Africa Emerges as a Continent of Economic Opportunity


In the past decade, Africa has emerged in the consciousness of the world in the context of an evolution in the continent’s image. Africa is not yet seen as the place to be, to go to, or to be envied in terms of economic or societal progress. Indeed, still too many people around the world hold a decidedly different view. Gradually but surely, however, Africa is increasingly viewed less as a “hopeless” continent and more as one with promise for economic development; less as a haven of poverty, war and natural disaster and more as a continent that offers economic opportunity.
In short, Africa is seen more as a “normal”, even if less prosperous place compared to many other parts of the world than what it once was; a decidedly “abnormal” place off the map of the mental imagination. This recent emergence and positive evolution of the continent’s image has led to the growth of an “Africa-Rising” industry of analysts, commentators, scholars and business executives which sees the continent as the next big thing in the world’s economy. The continent in this view can lay claim to a looming “African Century” close on the heels of the economic rise of Asia in the 20th and 21st centuries.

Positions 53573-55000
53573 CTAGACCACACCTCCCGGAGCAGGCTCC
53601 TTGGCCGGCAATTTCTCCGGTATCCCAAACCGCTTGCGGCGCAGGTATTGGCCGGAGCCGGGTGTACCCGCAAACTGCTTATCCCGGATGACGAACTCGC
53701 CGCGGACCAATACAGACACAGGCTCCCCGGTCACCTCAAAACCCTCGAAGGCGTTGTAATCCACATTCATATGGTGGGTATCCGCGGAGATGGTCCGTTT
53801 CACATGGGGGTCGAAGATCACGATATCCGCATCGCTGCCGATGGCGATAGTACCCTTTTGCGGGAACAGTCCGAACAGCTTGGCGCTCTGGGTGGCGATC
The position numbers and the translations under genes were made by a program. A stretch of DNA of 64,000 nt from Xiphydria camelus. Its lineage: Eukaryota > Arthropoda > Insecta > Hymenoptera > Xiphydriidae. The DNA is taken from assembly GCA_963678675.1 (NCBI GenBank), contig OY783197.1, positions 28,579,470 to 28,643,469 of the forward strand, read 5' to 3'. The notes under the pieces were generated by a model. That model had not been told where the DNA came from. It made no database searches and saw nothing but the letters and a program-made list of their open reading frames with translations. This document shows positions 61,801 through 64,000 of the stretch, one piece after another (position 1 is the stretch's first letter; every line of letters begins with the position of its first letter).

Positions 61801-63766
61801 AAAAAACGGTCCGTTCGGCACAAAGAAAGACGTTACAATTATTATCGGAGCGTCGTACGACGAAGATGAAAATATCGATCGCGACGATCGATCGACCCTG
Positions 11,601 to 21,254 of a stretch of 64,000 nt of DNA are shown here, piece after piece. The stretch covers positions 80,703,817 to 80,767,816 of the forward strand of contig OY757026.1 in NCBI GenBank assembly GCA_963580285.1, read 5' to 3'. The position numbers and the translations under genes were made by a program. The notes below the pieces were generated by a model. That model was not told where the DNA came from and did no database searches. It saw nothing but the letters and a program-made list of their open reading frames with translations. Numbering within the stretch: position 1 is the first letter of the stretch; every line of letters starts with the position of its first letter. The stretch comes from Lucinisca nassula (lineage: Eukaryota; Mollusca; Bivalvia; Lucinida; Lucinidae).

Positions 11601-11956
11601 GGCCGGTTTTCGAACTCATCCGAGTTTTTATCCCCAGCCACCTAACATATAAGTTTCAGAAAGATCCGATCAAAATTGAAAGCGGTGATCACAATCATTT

Three main factors have shaped this trend. Firstly, many of the wars for which Africa was famous have ended. The wars in Sierra Leone and Liberia, the Great Lakes region of Africa including Rwanda and the Democratic Republic of Congo, as well as the long, armed conflicts in the Horn of Africa in Ethiopia, Eritrea and Sudan were and are only a few of the destructive orgies of annihilation of human capital, political stability and economic possibilities that shaped perceptions of Africa as a war zone writ large in the 1980s, the 1990s and the 2000s.
As most of these conflicts have ended, more recent ones have raged in Mali and the Central African Republic, keeping the world’s peacekeeping armies in business. But the continent is far more at peace now than it once was, clearing the path for a shift in attention to democratisation and economic development.

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